The AirPlay 2 protocol allows users to group multiple HomePods or other supported speakers together for multi-room audio. However, it seems that Apple has been working on a new way to take the AirPlay 2 speaker grouping feature even further with iOS 16.1 beta.

New feature to group HomePods and AirPlay 2 speakers

As found by 9to5Mac, code from the first beta of iOS 16.1, which was released last week to developers, includes references to a new way to create a group of speakers in the Home app. At this point, details about how the new feature will work are unclear, but some of the strings seen by 9to5Mac give us an idea of how it will work.

Currently, you can group two or more HomePods or supported AirPlay 2 speakers together by choosing them in the AirPlay menu. However, this group of speakers is temporary, which means that eventually you’ll have to select all speakers again if you want to play something using multi-room audio.

With this update, users should be able to create a permanent speaker group in the Home app, making this process much simpler. One of the messages hidden in the beta’s code shows that the speaker group can be set as the default audio output of an Apple TV.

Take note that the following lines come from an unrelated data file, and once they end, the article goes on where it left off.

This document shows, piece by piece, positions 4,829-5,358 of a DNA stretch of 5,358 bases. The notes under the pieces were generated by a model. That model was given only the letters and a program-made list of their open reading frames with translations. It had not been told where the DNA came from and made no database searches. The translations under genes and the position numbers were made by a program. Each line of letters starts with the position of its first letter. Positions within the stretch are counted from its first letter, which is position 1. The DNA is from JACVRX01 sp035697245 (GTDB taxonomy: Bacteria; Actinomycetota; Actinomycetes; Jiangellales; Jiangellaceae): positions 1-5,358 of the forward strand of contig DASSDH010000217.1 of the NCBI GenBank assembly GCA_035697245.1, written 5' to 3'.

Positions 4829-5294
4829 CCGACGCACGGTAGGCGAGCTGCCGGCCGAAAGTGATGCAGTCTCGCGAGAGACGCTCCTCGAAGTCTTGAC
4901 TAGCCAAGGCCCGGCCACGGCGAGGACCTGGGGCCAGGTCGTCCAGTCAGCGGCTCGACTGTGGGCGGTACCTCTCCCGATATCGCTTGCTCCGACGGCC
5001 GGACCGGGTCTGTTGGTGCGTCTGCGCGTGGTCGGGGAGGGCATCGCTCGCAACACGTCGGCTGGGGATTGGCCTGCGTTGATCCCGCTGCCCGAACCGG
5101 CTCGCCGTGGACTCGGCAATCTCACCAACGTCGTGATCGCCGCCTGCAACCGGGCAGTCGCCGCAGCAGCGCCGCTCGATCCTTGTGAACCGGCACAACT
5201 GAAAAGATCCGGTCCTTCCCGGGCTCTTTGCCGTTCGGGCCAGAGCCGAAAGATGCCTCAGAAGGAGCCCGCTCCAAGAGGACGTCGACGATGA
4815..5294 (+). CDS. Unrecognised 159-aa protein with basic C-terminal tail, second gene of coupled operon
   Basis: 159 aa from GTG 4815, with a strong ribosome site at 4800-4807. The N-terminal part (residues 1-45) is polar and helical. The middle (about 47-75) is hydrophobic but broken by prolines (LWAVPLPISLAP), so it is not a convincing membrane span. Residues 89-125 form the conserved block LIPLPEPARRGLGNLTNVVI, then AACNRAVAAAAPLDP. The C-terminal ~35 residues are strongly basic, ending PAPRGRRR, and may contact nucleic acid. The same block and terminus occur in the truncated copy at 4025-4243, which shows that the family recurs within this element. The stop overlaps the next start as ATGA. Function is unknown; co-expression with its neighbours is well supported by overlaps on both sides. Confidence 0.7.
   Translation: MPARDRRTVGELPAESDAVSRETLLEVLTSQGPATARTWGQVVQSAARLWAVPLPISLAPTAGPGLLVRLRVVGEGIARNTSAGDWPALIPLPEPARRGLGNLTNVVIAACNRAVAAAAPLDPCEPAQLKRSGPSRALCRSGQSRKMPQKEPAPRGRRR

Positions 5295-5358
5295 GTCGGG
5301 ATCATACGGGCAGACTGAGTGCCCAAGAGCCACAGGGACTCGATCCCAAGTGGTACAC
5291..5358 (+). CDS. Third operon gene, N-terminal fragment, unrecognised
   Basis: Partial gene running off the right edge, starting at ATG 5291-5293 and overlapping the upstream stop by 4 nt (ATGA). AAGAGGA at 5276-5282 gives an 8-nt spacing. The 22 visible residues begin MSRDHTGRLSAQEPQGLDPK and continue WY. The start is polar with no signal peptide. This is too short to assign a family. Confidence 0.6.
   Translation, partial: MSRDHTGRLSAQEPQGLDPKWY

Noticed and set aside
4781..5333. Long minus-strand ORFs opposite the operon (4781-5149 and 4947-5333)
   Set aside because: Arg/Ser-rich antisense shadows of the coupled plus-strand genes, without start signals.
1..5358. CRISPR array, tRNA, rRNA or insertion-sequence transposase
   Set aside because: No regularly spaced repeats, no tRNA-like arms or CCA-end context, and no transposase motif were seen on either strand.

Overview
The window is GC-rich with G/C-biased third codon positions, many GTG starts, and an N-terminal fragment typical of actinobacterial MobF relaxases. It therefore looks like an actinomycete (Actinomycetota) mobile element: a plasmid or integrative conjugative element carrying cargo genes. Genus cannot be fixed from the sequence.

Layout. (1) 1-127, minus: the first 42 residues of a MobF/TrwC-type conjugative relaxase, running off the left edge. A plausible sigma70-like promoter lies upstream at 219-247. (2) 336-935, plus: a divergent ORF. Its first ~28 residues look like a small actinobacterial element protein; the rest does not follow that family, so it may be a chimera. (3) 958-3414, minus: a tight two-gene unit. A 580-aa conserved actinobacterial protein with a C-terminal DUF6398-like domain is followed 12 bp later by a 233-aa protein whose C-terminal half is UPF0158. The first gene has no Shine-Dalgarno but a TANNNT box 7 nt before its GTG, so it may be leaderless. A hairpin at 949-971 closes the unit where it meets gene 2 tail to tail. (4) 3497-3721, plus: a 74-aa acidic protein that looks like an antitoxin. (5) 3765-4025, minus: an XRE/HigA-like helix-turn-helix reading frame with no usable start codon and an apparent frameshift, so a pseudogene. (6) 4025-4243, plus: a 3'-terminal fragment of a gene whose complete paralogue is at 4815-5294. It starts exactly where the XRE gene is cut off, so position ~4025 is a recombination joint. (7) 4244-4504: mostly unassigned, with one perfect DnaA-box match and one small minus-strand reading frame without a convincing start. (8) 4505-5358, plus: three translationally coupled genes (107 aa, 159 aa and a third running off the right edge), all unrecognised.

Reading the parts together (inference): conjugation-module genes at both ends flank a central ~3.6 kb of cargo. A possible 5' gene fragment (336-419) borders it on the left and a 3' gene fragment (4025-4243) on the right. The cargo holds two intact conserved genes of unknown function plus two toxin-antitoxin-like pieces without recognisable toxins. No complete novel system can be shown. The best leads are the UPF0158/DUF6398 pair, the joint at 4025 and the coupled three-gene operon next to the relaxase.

An interesting detail is that the code makes it clear that all speakers within a group must use the same Siri language, otherwise they can’t be paired together. The system will prompt the user to automatically set all speakers to the same Siri language in order to proceed with group pairing.

It’s worth noting that references to this feature have been removed from iOS 16.1 beta 2, so it may still be a while before this option becomes available.

Feature Request: True surround mode for HomePods

iOS 16.1 hints at new way to group multiple HomePods and AirPlay 2 speakers.

Earlier this year, I wrote an opinion piece about how Apple should create a true surround mode for the HomePod. Currently, you can set up two HomePods together as a stereo pair, but that’s it. You can group more than two HomePods together to play multi-room audio, but each will replicate the same mono audio output.

Since the HomePod supports Dolby Atmos, which is a technology that enables three-dimensional sound, a true surround mode would take the experience of using HomePods as TV speakers to the next level. Just imagine if you could put three or more HomePods in the same room paired together to play real Dolby sound.

Unfortunately, we don’t know if the new HomePods + AirPlay 2 grouping feature will enable this, but I’m excited to see the new option in action – if Apple ever releases it.

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